Explanations in terms of systems: Facets of a whole (explanation resting on the whole).

Electric circuits function as loops: consider the whole loop to understand the circuit. Once the loop is complete changing something over here can affect something over there. This working at a distance, controlling the power by varying the components, permits remote action and communication over great distances.

Waves and fields describe at-a-distance influences: use magnetic loops to act at a distance, and vary these loops to create new electrical loops. Describe periodic variations which are mimicked at a distance using the idea of a wave(source to detector). Describe processes using waves to account for remote action and communication over great distances, without leaving permanent changes between source and detector.

Explanations in terms of patterns: Abstract patterns (explanation resting on patterns).

Use energy descriptions(calculated changes from measurable physical quantities), to generate general constraints, predicting what might happen, or revealing what cannot happen.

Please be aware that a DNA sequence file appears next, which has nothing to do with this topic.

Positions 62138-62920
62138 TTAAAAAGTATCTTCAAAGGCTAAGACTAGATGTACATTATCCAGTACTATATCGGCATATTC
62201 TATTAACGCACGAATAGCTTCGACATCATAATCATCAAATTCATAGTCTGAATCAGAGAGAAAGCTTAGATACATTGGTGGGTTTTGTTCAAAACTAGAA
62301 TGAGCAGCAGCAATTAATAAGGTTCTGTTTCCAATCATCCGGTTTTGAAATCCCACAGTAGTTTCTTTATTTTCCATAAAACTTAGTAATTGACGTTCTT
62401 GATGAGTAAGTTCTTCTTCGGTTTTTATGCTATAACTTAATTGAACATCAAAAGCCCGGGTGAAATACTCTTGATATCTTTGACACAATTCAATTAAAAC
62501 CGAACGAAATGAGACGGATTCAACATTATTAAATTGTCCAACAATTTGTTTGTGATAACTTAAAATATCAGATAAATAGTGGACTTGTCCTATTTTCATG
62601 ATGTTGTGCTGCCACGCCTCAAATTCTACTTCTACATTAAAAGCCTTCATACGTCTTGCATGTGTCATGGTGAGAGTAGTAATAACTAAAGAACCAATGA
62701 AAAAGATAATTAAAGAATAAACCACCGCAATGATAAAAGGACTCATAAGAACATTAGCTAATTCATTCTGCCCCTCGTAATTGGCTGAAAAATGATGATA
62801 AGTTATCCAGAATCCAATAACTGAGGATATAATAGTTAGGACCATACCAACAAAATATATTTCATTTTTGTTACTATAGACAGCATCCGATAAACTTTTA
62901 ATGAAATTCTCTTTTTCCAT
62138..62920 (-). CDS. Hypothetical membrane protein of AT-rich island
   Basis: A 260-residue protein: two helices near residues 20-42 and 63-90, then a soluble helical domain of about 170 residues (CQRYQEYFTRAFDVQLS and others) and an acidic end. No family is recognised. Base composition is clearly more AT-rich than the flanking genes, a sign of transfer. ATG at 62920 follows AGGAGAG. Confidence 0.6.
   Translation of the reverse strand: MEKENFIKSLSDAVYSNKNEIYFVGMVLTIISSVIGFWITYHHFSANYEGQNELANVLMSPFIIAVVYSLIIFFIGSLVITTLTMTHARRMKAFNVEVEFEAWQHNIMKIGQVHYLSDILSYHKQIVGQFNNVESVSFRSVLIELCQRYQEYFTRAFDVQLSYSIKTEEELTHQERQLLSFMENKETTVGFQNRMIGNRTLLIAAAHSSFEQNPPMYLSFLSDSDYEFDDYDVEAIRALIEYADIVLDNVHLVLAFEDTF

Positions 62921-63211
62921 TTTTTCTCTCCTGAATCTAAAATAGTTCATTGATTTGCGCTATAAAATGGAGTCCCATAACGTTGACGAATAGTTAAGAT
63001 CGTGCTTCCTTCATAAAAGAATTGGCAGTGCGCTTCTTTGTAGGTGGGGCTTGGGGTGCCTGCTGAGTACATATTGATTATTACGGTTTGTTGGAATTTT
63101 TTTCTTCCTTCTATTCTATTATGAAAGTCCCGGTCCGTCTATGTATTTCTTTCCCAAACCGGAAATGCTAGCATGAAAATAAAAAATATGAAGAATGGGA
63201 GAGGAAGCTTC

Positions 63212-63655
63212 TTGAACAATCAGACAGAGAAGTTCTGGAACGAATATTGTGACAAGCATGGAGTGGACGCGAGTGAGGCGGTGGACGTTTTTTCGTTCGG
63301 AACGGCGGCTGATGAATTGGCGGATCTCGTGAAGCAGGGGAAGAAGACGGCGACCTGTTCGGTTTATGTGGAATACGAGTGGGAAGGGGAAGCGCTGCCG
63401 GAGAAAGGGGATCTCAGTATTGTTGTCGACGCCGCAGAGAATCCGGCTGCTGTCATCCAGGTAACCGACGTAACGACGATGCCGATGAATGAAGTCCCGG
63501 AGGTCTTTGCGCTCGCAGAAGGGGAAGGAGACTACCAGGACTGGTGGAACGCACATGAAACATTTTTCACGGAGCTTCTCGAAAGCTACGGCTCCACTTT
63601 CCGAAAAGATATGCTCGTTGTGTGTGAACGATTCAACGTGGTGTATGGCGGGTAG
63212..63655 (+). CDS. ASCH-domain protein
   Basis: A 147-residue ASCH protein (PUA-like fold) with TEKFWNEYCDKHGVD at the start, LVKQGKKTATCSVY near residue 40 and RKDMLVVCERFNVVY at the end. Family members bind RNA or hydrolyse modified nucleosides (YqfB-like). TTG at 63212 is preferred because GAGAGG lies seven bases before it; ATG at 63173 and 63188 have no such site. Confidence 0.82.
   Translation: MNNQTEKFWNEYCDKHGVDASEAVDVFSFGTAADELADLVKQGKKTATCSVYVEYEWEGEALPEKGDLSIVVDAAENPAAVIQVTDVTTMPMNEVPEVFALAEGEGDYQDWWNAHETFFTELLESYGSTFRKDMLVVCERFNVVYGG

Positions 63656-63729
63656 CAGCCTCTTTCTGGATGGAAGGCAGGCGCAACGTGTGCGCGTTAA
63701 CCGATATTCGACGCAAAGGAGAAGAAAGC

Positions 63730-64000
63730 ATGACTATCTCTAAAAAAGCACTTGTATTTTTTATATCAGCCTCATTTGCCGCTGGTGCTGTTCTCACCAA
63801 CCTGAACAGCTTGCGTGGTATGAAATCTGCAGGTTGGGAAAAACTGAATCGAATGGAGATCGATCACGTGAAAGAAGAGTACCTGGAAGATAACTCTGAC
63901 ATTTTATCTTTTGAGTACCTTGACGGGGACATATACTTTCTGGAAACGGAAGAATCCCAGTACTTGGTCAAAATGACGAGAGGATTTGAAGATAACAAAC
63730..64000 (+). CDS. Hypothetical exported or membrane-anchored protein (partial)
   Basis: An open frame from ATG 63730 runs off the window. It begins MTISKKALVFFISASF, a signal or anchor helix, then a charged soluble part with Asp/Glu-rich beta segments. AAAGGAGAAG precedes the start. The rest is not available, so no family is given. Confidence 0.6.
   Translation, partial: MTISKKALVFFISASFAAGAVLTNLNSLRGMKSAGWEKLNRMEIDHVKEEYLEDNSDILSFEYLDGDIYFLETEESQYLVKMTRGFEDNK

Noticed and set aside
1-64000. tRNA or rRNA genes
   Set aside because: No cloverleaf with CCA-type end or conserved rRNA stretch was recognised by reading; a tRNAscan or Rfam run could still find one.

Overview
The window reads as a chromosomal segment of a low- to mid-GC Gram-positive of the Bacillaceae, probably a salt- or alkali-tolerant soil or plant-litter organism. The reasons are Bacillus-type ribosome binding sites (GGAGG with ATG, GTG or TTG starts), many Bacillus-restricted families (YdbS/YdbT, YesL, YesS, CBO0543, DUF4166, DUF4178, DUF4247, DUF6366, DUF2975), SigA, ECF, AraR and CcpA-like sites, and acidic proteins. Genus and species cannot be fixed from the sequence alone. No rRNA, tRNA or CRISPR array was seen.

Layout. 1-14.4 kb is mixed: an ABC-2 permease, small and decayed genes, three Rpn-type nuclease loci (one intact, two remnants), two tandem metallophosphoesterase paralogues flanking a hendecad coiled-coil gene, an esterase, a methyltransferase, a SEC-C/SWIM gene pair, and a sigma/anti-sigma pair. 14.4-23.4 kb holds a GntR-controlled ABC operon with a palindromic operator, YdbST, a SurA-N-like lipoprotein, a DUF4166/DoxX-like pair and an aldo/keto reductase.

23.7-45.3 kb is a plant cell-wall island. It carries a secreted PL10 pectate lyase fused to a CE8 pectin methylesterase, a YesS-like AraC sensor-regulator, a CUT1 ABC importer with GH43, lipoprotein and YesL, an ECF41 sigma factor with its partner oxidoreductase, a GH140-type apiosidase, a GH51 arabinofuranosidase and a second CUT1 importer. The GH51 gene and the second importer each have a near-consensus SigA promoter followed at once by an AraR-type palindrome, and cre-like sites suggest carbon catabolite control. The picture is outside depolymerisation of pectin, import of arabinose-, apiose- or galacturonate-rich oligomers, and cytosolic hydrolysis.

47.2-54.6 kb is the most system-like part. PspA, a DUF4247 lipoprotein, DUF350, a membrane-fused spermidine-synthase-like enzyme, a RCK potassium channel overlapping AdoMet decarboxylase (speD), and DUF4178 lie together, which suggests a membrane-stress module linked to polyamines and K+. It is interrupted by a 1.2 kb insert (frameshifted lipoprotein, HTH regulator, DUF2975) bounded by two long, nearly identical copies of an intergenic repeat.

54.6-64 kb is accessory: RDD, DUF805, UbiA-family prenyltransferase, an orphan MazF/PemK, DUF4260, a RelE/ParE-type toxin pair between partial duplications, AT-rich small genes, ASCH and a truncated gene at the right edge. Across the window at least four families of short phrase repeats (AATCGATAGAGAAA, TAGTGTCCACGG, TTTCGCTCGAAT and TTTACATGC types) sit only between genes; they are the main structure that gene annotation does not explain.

Extend this pattern-seeking account to discussions of other patterns shared with mathematics, including dynamic or static equilibrium, compensation, constraint and accumulation.

Explanations in terms of constituent parts: Whole in terms of parts (explanation resting on the parts).

Describe the universe in terms of its parts, treating each as a particle by changing scales. Aim for simplicity and parsimony. Predict the motions of galaxies, stars and planets using universal laws, connecting force acting on a part to the change in motion of that part. Identify the forces between pairs of particles by looking at pairwise interactions: gravity at large scales.

At smaller scales use atoms as particles: account for many of the properties of tangible matter using forces(include contact forces) in place of the interactions between atoms. At still smaller scales, predict many of the properties of atoms in terms of their constituent parts. At all scales, recognise that the parts may differ in significant ways, so add properties to the particles as needed, ensuring the additions result in testable effects(perhaps from changes in motion as a result of a force.)


Physics is strongly coupled with other intellectual, societal and cultural endeavours.

The practices and explanations of physics are part of an endeavour to understand the universe and make it more hospitable. For example, engineering, biology, economics and sociology all draw on such practices and explanations. Such exaption is evidence that studying physics is preparation for many meaningful, productive and rewarding occupations.

The practices and explanations reflect a way of attaining actionable and reliable knowledge: satisfying human curiosity and enabling effective action. Current and past interests and intentions continue to influence both practices and explanations. Physics remains provisional, but tested and therefore reliable.